Israel and the worldwide taxation system - opinion

The “model rules” are the detailed nuts and bolts for implementing the 15% minimum tax rate in 137 countries, Israel included.

Illustrative photo of Israeli money (photo credit: MARC ISRAEL SELLEM)
Illustrative photo of Israeli money
(photo credit: MARC ISRAEL SELLEM)

The OECD published on December 20, 2021, “model rules” for imposing a minimum tax rate of 15% on corporations around the world, as part of its so-called “Pillar 2” tax package. This concerns you if you are a multinational or an investor in multinationals. Most of us are.

The “model rules” are the detailed nuts and bolts for implementing the 15% minimum tax rate in 137 countries. This means there will soon be OECD taxation rules on OECD computer systems on top of regional and national tax systems. Israel is part of this.

Brave new world?

The OECD wants the Pillar 2 proposals to be finalized and implemented in 2023-2024.

The OECD would apparently oversee the operation of these rules via a special OECD platform for national tax authorities to log onto.

Calculating taxes (credit: INGIMAGE)Calculating taxes (credit: INGIMAGE)

The OECD estimates the additional future tax revenues at around USD 150 billion per year.


Who looks set to pay these additional tax revenues? It seems the top 100 or so multinational groups, including many of the well-known tech giants. But perhaps not all of them, there are some exceptions (“carve-outs”) in the rules.

It remains to be seen whether the OECD or individual countries would extend the rules to smaller multinationals.

Pillar 1

The OECD also has a Pillar 1 package, which proposes to re-allocate profits from where the profits are generated (e.g. offshore servers) to the onshore countries where customers reside. Part of the Pillar 1 proposals are being re-written at the insistence of less developed countries who want a bigger slice of the new tax revenues. So Pillar 2 may precede Pillar 1.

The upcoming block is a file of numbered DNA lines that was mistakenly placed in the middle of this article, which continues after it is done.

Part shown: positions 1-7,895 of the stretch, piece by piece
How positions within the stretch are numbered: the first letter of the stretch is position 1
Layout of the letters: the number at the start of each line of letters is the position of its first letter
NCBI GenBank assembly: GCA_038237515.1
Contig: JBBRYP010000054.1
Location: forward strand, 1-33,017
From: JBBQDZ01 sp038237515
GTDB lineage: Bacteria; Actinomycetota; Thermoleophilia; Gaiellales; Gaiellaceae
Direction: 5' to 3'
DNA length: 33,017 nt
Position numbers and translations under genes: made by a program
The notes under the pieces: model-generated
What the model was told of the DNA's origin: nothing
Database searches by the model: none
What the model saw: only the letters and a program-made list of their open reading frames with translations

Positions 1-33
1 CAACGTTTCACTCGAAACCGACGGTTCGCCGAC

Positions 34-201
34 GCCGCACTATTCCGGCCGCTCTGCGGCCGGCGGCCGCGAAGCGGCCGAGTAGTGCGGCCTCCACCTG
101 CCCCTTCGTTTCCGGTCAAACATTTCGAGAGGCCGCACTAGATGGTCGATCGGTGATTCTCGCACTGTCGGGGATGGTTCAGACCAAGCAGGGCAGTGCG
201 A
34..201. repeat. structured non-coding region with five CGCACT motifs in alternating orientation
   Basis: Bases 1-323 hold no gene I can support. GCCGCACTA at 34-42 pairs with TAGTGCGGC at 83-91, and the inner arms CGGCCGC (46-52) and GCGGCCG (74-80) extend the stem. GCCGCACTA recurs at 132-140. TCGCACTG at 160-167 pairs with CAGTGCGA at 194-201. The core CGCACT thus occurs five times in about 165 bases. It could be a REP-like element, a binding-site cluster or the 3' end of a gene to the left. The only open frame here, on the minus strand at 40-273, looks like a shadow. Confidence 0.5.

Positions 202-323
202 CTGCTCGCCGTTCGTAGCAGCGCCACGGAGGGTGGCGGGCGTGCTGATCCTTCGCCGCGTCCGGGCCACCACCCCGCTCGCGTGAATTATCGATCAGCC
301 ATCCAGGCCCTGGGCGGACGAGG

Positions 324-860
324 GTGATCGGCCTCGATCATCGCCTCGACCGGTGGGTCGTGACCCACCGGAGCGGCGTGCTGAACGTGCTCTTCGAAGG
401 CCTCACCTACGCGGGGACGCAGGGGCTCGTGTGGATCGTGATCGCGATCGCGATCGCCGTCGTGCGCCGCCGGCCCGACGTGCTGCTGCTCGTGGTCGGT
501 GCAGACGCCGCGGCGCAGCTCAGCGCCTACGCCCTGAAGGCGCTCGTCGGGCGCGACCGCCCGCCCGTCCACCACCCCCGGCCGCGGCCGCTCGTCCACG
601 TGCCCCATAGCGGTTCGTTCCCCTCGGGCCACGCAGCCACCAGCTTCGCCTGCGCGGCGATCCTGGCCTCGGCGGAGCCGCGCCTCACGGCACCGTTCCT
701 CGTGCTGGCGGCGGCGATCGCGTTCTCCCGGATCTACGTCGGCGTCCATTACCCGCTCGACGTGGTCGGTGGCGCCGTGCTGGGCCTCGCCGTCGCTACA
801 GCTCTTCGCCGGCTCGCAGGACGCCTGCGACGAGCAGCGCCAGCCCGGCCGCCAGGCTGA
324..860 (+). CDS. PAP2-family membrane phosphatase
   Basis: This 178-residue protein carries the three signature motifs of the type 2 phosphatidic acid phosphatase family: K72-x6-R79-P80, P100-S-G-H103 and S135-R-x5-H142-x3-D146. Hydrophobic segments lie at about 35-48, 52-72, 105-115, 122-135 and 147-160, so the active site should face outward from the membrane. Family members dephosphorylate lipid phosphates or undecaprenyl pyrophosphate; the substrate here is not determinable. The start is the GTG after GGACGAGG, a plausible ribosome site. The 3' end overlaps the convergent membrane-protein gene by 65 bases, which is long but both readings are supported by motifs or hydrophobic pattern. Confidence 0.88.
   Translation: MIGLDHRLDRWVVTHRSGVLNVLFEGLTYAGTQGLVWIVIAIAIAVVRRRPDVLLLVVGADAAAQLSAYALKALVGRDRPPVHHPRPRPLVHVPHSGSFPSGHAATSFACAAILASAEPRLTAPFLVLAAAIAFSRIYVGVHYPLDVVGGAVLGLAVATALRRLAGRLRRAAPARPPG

Pillar 2 

– More on the Model Rules

Pillar 2 calls for a minimum corporate income tax rate of 15% on GloBE (Global anti-Base Erosion) income, as defined in detail.

The rules cover multinational enterprise (MNE) groups with annual revenues of €750 million or more in two out of the four preceding fiscal years.

Excluded entities include: governmental bodies, non-profits, pension funds, a regulated investment fund that is a UPE, a real estate investment vehicle that is a UPE (has predominantly real estate and is subject to single level tax.

The Pillar 2 model rules are written in dense jargon with little explanation, but the OECD promises a commentary and more documentation later in 2022. Following is a preliminary brief overview as of now.

The Ultimate Parent Entity (UPE) will pay a Top-Up Tax to under an income inclusion rule to reach the minimum 15% tax rate.

Failing that an intermediate parent entity will pay the Top-Up Tax.

And failing that, constituent entities of the group will be denied expense deductions under an Under-Taxed Payment Rule (UTPR) up to the amount of the top-up tax. Each country will be allocated a share pro rata to employees (50%) and tangible fixed assets (50%).

MNE groups will file a standardized OECD information return in each country that has introduced the GloBE rules.

Many other detailed aspects are addressed. 


Israel is an OECD member and the government has invited public comments on Pillar 1 & 2. They may affect, among others, foreign groups with a privileged enterprise in Israel’s Development Area A. These currently pay 7.5% company tax on profits and 20% on dividends. If they don’t distribute dividends, they may find themselves paying another 7.5% top-up tax in the country of residence of the ultimate parent entity. Many other issues may also arise e.g. questions about preserving the confidentiality of the affairs of Israeli taxpayers from tax officials in another 136 countries (not to mention hackers). Keeping it all in Hebrew may not be possible on the OECD system.


Imagine going to a Residents’ Association of an apartment building with 137 noisy participants. Will it be orderly? Will a lone country like Israel have any real say? The administration chapter of the model rules contains insufficient details.

What will happen to the stock market price of MNEs facing a higher global tax bill? How will disputes be resolved?

The 15% tax is really an alternative minimum tax. But if a negative tax result emerges, the OECD slipped in a second alternative minimum tax (para. 4.1.5).!

Israeli and other corporate groups with revenues below €750m. are not off the hook. They still have to cope with the new OECD multilateral instrument (a complex super tax treaty) and indirect taxes (VAT or sales tax) especially on B2C (business to commerce) sales in many countries.  They will need to review the rules and optimize their business model accordingly…..

As always, consult experienced tax advisers in each country at an early stage in specific cases.

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The writer is a certified public accountant and tax specialist at Harris Horoviz Consulting & Tax Ltd